facilities required for their staff and opera- defined criteria, with indicators that help to passengers.
tions. achieve objective measurements (an objec-
tive criterion is one that is measured objec- There are only a few services (related to air-
Therefore, the aim of the article is to intro- tively, e.g. a time measurement) and subjec- lines) that are used as criteria for measuring
duce a new point of view; the airline’s point tive measurements, which depends on the quality. These services can be the following:
of view as a new approach to measuring the subjective value attributed to quality of serv-  offices and desks (or generally surface
quality of service at airports. ice by passengers (given by surveys, com- areas)
ment cards, or complaints) [1].  terminal resources: check-in desks and
Current Approach to Measuring baggage belts, gate allocation (aircraft
Service Quality at Airports: stands: at contact or remote)
Passenger’ Point of View
An airport is perceived as a key point in the  information technologies and telecom-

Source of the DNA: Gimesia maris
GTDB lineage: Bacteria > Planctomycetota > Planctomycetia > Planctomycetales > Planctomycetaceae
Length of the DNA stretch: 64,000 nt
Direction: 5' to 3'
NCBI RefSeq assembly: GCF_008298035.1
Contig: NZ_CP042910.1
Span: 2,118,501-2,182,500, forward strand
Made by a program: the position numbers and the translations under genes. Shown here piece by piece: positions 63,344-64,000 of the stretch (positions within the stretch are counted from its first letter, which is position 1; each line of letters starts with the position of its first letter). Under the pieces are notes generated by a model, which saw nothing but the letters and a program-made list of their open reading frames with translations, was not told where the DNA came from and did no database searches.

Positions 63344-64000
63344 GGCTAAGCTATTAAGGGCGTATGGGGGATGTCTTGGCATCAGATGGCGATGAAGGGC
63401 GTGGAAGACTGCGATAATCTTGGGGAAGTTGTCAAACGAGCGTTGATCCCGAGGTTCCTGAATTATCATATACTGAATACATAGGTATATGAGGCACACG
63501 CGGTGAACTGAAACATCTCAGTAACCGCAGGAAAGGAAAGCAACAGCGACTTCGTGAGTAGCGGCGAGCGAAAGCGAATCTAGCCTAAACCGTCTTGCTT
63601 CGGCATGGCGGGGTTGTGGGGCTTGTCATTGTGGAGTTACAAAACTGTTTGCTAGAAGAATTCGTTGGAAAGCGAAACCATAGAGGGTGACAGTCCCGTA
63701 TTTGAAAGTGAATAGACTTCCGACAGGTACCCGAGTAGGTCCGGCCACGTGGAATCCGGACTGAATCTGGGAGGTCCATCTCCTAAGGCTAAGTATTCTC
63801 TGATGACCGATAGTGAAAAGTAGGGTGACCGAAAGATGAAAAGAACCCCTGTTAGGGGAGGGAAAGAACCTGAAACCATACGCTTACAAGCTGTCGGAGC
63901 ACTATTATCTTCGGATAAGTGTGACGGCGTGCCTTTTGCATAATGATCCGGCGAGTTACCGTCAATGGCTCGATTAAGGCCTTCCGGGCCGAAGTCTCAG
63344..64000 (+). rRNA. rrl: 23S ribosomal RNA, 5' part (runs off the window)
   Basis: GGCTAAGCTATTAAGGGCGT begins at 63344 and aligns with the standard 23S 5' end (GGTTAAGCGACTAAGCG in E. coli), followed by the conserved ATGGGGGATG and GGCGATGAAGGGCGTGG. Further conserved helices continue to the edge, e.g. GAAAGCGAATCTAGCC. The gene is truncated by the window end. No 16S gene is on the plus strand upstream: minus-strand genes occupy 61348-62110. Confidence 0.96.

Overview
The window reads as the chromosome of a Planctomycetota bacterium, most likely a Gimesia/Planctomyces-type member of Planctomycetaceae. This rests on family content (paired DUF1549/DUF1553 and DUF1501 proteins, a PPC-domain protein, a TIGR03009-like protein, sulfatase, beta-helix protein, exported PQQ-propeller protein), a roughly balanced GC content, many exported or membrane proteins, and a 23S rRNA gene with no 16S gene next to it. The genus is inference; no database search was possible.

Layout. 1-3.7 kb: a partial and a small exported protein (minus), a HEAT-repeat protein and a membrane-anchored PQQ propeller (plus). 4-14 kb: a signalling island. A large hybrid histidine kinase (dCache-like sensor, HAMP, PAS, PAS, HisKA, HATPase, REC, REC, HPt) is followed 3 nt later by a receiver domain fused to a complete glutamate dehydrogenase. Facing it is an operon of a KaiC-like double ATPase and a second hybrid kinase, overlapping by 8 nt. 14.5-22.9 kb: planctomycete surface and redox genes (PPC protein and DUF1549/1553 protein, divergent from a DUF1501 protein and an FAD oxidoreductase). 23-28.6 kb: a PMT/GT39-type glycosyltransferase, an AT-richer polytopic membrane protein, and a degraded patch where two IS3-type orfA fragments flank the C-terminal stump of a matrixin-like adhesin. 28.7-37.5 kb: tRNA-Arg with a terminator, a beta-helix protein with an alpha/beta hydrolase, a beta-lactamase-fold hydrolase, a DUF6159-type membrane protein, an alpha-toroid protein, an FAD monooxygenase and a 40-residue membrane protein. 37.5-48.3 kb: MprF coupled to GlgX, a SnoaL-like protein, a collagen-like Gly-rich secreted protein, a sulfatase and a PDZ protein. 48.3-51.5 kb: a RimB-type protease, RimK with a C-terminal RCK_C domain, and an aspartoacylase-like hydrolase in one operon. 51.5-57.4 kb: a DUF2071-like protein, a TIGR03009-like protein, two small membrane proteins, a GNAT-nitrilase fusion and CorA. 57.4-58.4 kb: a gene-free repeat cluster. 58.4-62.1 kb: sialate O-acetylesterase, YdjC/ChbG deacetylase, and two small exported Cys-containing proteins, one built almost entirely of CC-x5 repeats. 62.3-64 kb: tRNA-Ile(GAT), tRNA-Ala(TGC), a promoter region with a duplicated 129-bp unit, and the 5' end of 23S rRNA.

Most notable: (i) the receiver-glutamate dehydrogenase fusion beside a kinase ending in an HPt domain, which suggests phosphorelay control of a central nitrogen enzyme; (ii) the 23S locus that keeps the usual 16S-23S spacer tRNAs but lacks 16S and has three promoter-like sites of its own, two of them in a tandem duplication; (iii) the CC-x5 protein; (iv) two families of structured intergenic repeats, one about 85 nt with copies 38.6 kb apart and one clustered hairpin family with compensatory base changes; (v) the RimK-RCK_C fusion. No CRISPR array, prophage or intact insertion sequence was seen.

air transport system. The efficiency and munications
speed of airport processes are critical. This  ground-handling services
is usually summed up with the term ’facili-  movement areas (runways and apron
Figure. 1: Specific areas of research (related
tation’, i.e. providing free and unimpeded to quality of service from airlines’ point of areas)
passage to aircraft, passengers, freight and view)  technical facilities and services

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 signage and guidance, and way-finding
 information (including flight information)
 comfort (architecture, volumes, temper-
ature, visual environment, smoking areas)
 provision of washrooms and toilets
 staff courtesy, empathy, contact, accura-
cy (appropriate staff) and efficiency capacity
 “walking” times (connecting flight flow,
embarkation or disembarkation flow)
 availability of lifts, escalators, moving
walkways, people-movers, etc.
 provision for the disabled
 special services (business lounge, VIP,
facilities for religious observance, emer-
gency medical services, etc.) Figure 3: Level of satisfaction with the quality of service at Airport Bratislava (mea-
sured by pilots)
As indicated before, most of the airports Air Slovakia. Fourteen questionnaires had
around the world currently apply a passen- to be rejected due to incompleteness or dis-
ger approach when measuring service qual- crepancies.
ity. This article, however, deals with a new
approach to measuring quality of service, Different pilots (flying for various airlines)
which is from the airlines’ point of view. measure the quality of service at Airport